Very Hoppy...er HAPPY With Care

Thank you, Rockland for spaying my rabbit.  As you know I was nervous, but you guys were great at caring for Lucky and reassuring me that all would be okay.  Lucky has fully recovered from her surgery and she’s back to her usual tricks and antics in the house.  I also appreciate the help in training her to use a litter box and for turning me on to the pineapple juice idea. I’ll be sure to refer all my friends to you guys. You’re great!

Amy S.

Do you need your rabbit spayed or neutered?  We can do that at Rockland Veterinary.  We can also provide you with the well care medicine he or she needs to live a ripe all age!


Careful Handling


Rabbits are fragile and fearful.  When you bring your rabbit to our practice, we’ll ensure that he or she feels.  We’ll also restrain your rabbit properly so that he or she isn’t injured, something that happens too frequently at less veterinary centers will less experience treating lagomorphs (rabbits).


Common Illness Seen in Rabbits


Rabbits are frequently ill with dental disease, constipation, and mite or flea infestations.  Less commonly we see something called ‘head tilt’, a sad sight to behold in any rabbit.  In all cases, if you suspect something is wrong, don’t hesitate to bring your rabbit to our office.  We have all we need to accurately diagnose what’s going on with your bunny and map out a plan for him or her to get better.


Provide Your Rabbit With The Right Housing


Your rabbit should have a caged enclosure that provides him or her a place to hide.  Rabbits are preyed upon by many creatures and they have evolved to require a place of safety to feel good.  Ensure that your rabbit has a fresh supply of water (drip bottles work great for this) and grass hay including that made from Timothy, oat or Bermuda grass.  You can also treat your rabbit to dark leafy greens and vegetables, but not onions or avocados.  Use this link to visit the house rabbit society and for a full list of recommended veggies for your rabbit. You can train your rabbit to use a litter box and even allow your rabbit to run around the house.  Just make sure that you ‘bunny proof’ things by eliminating any cords or anything else dangerous that they might accidentally gnaw on.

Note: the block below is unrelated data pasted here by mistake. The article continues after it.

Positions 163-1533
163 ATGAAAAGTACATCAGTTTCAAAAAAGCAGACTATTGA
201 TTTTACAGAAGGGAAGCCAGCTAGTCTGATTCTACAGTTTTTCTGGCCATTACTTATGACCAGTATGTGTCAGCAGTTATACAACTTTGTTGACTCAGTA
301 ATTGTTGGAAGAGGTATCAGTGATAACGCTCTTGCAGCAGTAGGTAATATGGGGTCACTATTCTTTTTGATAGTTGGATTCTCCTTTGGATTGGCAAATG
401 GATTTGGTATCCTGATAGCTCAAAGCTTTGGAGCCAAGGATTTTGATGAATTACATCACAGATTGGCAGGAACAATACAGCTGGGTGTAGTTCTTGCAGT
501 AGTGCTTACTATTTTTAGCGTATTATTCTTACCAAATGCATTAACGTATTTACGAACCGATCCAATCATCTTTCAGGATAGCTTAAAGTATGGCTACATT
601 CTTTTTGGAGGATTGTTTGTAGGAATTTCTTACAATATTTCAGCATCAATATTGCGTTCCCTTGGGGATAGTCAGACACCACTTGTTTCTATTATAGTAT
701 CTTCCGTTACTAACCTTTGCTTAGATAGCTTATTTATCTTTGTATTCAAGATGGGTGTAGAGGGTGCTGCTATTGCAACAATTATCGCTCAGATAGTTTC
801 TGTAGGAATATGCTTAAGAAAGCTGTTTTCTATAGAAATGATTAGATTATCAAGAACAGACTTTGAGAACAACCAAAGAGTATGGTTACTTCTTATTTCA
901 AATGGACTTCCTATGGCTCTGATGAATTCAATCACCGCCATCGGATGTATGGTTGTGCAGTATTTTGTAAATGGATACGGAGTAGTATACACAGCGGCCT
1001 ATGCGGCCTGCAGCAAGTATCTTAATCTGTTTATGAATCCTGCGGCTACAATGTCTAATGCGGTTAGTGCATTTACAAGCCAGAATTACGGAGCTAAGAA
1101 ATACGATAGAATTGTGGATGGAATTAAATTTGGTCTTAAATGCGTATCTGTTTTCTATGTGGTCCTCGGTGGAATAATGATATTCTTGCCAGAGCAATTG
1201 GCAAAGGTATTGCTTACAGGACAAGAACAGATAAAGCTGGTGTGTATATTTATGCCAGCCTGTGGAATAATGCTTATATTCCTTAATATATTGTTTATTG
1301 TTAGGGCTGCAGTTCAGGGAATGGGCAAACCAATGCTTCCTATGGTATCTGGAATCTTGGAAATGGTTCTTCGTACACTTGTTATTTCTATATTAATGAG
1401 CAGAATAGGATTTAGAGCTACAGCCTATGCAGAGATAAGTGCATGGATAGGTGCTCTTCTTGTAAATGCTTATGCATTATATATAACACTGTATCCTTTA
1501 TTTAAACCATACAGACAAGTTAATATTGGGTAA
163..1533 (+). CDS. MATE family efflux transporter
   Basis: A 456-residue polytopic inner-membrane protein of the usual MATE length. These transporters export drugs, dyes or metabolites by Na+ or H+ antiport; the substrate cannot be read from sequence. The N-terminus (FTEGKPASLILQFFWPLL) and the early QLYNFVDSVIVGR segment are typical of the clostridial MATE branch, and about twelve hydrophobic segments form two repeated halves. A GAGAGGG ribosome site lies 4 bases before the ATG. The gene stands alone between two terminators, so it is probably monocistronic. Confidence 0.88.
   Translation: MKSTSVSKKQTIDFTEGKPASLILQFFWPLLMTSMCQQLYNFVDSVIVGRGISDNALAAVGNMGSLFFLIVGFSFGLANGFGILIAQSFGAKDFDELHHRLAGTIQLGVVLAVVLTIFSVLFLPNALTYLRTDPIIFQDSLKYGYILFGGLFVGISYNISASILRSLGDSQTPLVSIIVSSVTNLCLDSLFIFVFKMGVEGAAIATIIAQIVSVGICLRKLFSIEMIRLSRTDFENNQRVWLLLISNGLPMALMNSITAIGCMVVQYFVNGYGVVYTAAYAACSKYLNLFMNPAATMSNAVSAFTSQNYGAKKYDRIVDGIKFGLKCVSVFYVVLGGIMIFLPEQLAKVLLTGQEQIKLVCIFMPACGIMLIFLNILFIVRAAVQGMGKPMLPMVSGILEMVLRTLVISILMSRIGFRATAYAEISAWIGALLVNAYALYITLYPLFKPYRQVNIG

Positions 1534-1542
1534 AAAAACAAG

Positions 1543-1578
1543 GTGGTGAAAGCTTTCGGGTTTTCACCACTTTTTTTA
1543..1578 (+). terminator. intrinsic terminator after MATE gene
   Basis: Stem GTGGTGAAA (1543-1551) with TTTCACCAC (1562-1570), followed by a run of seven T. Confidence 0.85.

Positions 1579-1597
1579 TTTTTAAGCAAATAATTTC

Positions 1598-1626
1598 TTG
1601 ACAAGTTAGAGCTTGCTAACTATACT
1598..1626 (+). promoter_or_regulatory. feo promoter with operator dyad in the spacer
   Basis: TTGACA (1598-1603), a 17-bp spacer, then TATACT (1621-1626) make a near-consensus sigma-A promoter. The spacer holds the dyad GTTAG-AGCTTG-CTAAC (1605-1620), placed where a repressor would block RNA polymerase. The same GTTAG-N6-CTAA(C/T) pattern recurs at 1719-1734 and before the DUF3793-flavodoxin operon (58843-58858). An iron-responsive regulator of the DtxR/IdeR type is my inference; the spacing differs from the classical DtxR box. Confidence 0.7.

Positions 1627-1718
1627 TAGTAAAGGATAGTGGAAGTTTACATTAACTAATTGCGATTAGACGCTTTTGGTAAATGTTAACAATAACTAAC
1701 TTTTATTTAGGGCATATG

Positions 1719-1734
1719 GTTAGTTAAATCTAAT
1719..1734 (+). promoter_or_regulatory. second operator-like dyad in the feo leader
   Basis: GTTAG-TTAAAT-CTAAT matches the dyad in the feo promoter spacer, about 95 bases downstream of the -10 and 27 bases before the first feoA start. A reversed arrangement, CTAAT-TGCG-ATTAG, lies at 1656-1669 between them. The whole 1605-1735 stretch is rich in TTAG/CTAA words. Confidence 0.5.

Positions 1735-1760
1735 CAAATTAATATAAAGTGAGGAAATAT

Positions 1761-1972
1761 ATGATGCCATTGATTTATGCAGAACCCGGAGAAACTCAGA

It is essential that your rabbit have access to a continuous supply of Timothy hay. Use the link above to see a list of other recommended plant foods that you can feed.


Do My Rabbit’s Teeth Need Trimmed?


They shouldn’t. Rabbits, as you probably know, have front teeth that grow continuously.  This is because rabbits are  used to gnawing and the continuously growing teeth resupply what the rabbit has worn down through chewing.  If you notice that your rabbits teeth are getting too long, bring him or her to see us.  This is not normal and needs to be treated by a veterinarian.  Do NOT attempt to cut the teeth using nail clippers.  You can risk splitting the tooth longitudinally and opening the rabbit up to oral infection.

These water bottle keep water fresh and clean. Still the water inside should be changed every other day or so and the bottle cleaned thoroughly once a week. To clean the bottle fill with water, add a few drops of bleach, shake vigorously and let sit for 10 minutes. Make sure you THOROUGHLY rinse out the bottle after washing and refill with clean, cold water.


Rabbits Should be Neutered or Spayed


Please have your rabbit neutered or spayed, even if he or she will live alone.  Neutering or spaying your rabbit will decrease the likelihood of cancer and stave off any behavior issues that come along with sexual maturity.  Rockland veterinarians are experienced rabbit surgeons.  We have a lot of experience spaying and neutering rabbits and understand how to anesthetize them safely.



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